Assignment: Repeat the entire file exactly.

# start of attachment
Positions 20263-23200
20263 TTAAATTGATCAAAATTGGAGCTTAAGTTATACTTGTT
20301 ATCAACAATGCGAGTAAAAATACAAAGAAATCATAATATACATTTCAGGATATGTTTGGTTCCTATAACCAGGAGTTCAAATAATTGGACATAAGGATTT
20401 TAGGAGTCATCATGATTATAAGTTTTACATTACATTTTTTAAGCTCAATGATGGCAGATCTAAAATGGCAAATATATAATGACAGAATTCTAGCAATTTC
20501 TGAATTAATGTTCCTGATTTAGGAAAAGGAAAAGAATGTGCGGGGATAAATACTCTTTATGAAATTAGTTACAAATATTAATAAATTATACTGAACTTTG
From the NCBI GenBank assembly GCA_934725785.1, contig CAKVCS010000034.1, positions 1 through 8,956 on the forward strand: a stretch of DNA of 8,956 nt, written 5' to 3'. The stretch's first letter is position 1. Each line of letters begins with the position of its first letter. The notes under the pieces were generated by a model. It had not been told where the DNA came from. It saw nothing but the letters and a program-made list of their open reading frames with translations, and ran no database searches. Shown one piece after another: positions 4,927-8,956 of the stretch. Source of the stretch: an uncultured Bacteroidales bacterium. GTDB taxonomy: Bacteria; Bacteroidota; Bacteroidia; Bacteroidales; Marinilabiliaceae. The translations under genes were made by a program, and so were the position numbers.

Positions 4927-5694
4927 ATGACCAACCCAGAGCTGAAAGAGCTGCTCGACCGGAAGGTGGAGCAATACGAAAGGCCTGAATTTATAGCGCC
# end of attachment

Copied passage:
Positions 20263-23200
20263 TTAAATTGATCAAAATTGGAGCTTAAGTTATACTTGTT
20301 ATCAACAATGCGAGTAAAAATACAAAGAAATCATAATATACATTTCAGGATATGTTTGGTTCCTATAACCAGGAGTTCAAATAATTGGACATAAGGATTT
20401 TAGGAGTCATCATGATTATAAGTTTTACATTACATTTTTTAAGCTCAATGATGGCAGATCTAAAATGGCAAATATATAATGACAGAATTCTAGCAATTTC
20501 TGAATTAATGTTCCTGATTTAGGAAAAGGAAAAGAATGTGCGGGGATAAATACTCTTTATGAAATTAGTTACAAATATTAATAAATTATACTGAACTTTG
From the NCBI GenBank assembly GCA_934725785.1, contig CAKVCS010000034.1, positions 1 through 8,956 on the forward strand: a stretch of DNA of 8,956 nt, written 5' to 3'. The stretch's first letter is position 1. Each line of letters begins with the position of its first letter. The notes under the pieces were generated by a model. It had not been told where the DNA came from. It saw nothing but the letters and a program-made list of their open reading frames with translations, and ran no database searches. Shown one piece after another: positions 4,927-8,956 of the stretch. Source of the stretch: an uncultured Bacteroidales bacterium. GTDB taxonomy: Bacteria; Bacteroidota; Bacteroidia; Bacteroidales; Marinilabiliaceae. The translations under genes were made by a program, and so were the position numbers.

Positions 4927-5694
4927 ATGACCAACCCAGAGCTGAAAGAGCTGCTCGACCGGAAGGTGGAGCAATACGAAAGGCCTGAATTTATAGCGCC